Disorder is expected. We all ‘know’ this but it rarely seems that we factor it into our lives, or into the life of the planet – we expect order and smooth transition. We even pretend that our messes are ordered, and condemn the messes of others.
What we label as ‘disorder’ arises because of the complexity and unpredictability which is embedded in the interactive processes of the cosmos. Biology increases the complexity effects. We might say “the more something is alive, the more unpredictable its behaviour will be”.
This again we know, but we still act as if we expect people and events will be predictable.
I would suggest that in the West this arises because of propositions which appear theological, but can be held in a slightly different form by atheists as well:
1) As there is one God, there is only one fixed order, and that is right and good.
2) If God only makes order, then the devil and disobedient or ignorant humans, make the chaos we observe.
Neither of these propositions seems correct. If there is a God, then that God appears to make complexity (complex systems), and that complexity ensures unpredictability in detail. If so, then God is not a dictator, enables free will, almost guarantees that events will escape human control, and welcomes surprise (within limits).
The idea that God makes order and the devil makes chaos reinforces the false dichotomy between order and chaos, and the idea that what we perceive as order is good and what we perceive as chaos is bad. It also implies that if you think you know what the correct order, or correct good, is, then you are entitled to impose that order and goodness upon reality. It ignores the probability that your orders may have unintended consequences because complex reality escapes your understanding and control, when that is normal.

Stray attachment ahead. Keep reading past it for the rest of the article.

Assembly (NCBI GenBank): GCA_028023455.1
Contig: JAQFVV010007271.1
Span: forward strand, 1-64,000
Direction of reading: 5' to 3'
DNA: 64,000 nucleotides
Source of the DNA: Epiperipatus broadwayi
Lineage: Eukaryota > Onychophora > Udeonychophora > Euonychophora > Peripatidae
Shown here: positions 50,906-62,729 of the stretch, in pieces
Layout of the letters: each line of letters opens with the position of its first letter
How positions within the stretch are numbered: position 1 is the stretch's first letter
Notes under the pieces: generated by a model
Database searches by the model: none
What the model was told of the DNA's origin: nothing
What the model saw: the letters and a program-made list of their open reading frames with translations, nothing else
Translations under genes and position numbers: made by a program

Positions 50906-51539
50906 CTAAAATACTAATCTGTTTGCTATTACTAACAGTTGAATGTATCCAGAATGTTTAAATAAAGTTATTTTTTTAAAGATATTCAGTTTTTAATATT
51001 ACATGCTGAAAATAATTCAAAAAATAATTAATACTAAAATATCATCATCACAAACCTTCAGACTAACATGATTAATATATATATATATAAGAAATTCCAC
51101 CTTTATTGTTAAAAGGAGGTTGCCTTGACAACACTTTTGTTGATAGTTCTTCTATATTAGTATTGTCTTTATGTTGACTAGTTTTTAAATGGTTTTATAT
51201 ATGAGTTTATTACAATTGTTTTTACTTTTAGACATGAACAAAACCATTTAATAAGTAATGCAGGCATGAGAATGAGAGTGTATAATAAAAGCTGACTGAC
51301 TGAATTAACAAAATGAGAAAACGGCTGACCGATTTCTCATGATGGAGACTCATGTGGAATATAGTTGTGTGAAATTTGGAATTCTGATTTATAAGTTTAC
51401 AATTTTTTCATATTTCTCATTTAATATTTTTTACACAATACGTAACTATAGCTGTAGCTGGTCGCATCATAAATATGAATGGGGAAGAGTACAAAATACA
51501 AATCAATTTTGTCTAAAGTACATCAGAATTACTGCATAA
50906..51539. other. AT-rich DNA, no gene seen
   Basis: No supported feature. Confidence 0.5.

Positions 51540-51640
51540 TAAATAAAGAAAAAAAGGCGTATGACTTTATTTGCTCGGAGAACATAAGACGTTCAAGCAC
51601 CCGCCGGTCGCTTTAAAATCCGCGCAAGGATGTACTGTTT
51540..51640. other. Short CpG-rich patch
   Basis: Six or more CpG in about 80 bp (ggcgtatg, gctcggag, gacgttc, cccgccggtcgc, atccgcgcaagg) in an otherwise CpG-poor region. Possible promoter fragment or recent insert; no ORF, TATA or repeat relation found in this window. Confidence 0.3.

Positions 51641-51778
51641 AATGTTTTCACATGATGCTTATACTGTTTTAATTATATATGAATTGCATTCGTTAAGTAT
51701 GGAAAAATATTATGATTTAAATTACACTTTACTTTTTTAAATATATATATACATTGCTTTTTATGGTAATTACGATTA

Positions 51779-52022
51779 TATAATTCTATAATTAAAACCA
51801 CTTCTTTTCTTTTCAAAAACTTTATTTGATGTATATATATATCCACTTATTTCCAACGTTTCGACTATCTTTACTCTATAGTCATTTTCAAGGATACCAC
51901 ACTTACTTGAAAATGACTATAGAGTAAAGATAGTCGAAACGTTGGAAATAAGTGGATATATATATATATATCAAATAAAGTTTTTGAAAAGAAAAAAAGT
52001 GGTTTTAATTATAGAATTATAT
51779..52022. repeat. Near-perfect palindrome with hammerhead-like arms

In this view, the normal disorders of the natural world, or the disorderly results of well intentioned actions, are evidence of ungodly threat and hostility to virtue, rather than something which must be taken into account. People in this mindset frequently seem to argue that as the order they want is good, then if their actions do not produce the results they want there must a conspiracy against them, and the order must be imposed with even more thoroughness and the conspirators suppressed or scapegoated.
To exaggerate slightly, for such people, the only safe nature seems to be one that is concreted over, dead, or heavily polluted, marked by fences and neat rows, as that is nature with human order imposed as rigorously as possible.
The contrary view implies that human knowledge is limited and that we cannot live in complete control or complete certainty; unintended consequences and disruptions are normal. This means our actions have to be experimental; that is we perform them and see what happens and then adjust. We have to attend to reality.
In the old view failure is punishment or the active work of evil beings, in the newer view, failure and correcting that failure – as best as we can – is how we learn.